Morrison Law Journal
Morrison Law Group logo

The Morrison Law Journal
November 2010
Volume V, Edition 11

Another Victory Under The California Arbitration Statute .... Court of Appeal Affirms
Petition To Confirm Award Of Arbitrator In Attorney-Client Fee Dispute Even Though
Contingent Fee Was Allegedly Equal To Or Exceeded The Consideration Paid In Settlement

By: Edward F. Morrison, Jr., Esq.
Calvin C. Schneider, III, Esq.

In a case which demonstrates the limits for judicial review of arbitration awards, the
California Court of Appeal, First District recently issued an opinion in Cotchett, Pitre &
(2010)187 Cal.App.4th 1405 ("Cotchett Case") which affirmed the ruling of an
arbitrator who had awarded over $7,5000,000in fees and costs to a plaintiff counsel in a
real estate litigation matter. The ruling occurred in spite of the fact that the fees and costs
which were awarded by the arbitrator nearly exceeded the value of the settlement of the
underlying case in which the plaintiff counsel represented the client. The Cotchett Case is
notable in that it provides the limits of review of arbitration awards, and also demonstrates
the unwillingness of the Courts to strike down contingent fee agreements negotiated by a
sophisticated client represented by its own counsel.

The Cotchett Case concerned a fee dispute which arose following the conclusion of a
complex environmental litigation matter. As for the underlying matter, Universal Paragon
Corporation ("UPC"),a real estate development firm, acquired real property in the Brisbane
area which was located adjacent to what is known as the SeWage Lock site. The SeWage
Lock site was owned by Ingersoll-Rand Corporation and was apparently contaminated
with acid and fuel from railroad operations by the Southern PacificRailroad. UPC retained
the law firm of Cotchett, Pitre & McCarthy ("CPM") in regards to claims which it had
involving the SeWageLock site. After substantial negotiations, the parties agreed the law
firm would charge a reduced hourly rate, plus costs, and would receive a contingency fee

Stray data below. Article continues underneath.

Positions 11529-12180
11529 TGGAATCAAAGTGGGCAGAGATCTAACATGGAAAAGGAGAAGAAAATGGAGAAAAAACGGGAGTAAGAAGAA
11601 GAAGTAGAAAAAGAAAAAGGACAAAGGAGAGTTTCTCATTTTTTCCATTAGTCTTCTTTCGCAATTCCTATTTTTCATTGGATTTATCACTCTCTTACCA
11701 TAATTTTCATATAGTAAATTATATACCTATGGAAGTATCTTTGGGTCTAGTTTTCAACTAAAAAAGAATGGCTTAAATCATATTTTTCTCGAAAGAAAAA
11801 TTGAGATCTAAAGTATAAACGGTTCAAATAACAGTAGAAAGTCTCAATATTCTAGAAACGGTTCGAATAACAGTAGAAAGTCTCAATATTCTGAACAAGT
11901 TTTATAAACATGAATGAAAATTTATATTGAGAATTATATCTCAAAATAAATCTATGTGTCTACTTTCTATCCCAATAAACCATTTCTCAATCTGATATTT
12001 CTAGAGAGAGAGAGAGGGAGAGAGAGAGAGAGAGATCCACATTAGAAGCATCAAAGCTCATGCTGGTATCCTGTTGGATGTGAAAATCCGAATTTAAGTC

based upon the difference between the value of the Schlage Lock site and what UPC would
be required to pay for it. UPC was represented by its in-house counsel during negotiations

CPM later filed a lawsuit on behalf of upc. Ultimately, a settlement was reached in
that litigation whereby UPC was paid $6,000,000 by Ingersoll-Rand Corporation in
damages and received title to the SeWageLock property for essentially no money.

Thereafter, UPC and CPM were unable to agree on the value of the SeWageLock
site, which dictated the contingency fee. Essentially, UPC argued that the SeWage Lock
site was only worth $1,800,000in its present condition, which dictated a lower fee than
sought by CPM. UPC demanded a nonbinding fee arbitration, which resulted in an award


of nearly $5,000,000on a quantum merit basis. UPC rejected the award and requested that
a JAMS Arbitration occur pursuant to the parties' fee agreement. The JAMS Arbitration
then took place and resulted in an award of $7,554,149.13in fees to CPM. CPM then filed a
motion with the Trial Court to have the award confirmed as a judgment, which was
granted. On appeal, UPC argued that the Arbitrator had exceeded her powers and argued
that the Arbitration Award was uncon~cionable on its face because the Schlage Lock site
was only worth $1,8000,000in its contaminated state.

On appeal, the Court of Appeal noted that judicial review of an Arbitrator's Award
is very limited because of the strong public policy in favor of private arbitration citing,
among othet decisions, Cable Connection, Inc. v. DIRECTV (2008) 44 Cal.4th 1334 and
Burlage v. Superior Court (2009)178 Cal.App.4th 524,529. Based on this limited judicial
review, the Court of Appeal affirmed. In its holding, the Court of Appeal ruled that the
award did not violate an explicit legislative expression of public policy and noted that fee
disputes do not generally involve the public interest. The Court also found that the award,
even though it may have nearly exceeded the value of the underlying settlement, was not
unconscionable on its face and further noted that the client, UPC, was sophisticated and
was represented by its own counsel.

The Cotchett Case follows a trend demonstrating the limited judicial review of
arbitration awards and will likely have impacts on future disputes. The Cotchett Case also
demonstrates the unwillingness of the courts to strike down attorney fee contingency
arrangements involving sophisticated clients represented by counsel.

About the Authors: Edward F: Morrison, JI. is the founding partner and Calvin Schneider is Of
Counsel with The Morrison Law Group, a professional corporation. Their biographies can be viewed
at the website

Publication Note: The Morrison Law Group wishes to disseminate this publication to all
clients and colleagues of the Firm who wish to receive it. Should any recipient desire to be
removed from the distribution list, or wishes to have a colleague added, please contact Jim
Van Dusen at The Morrison Law Group at 213 356-5504 or

Disclaimer Note: The legal article Ipresented above is intended to provide general
information which may be of interest or use to clients and colleagues of The Morrison Law
Group and should not be construed as legal advice on any matter.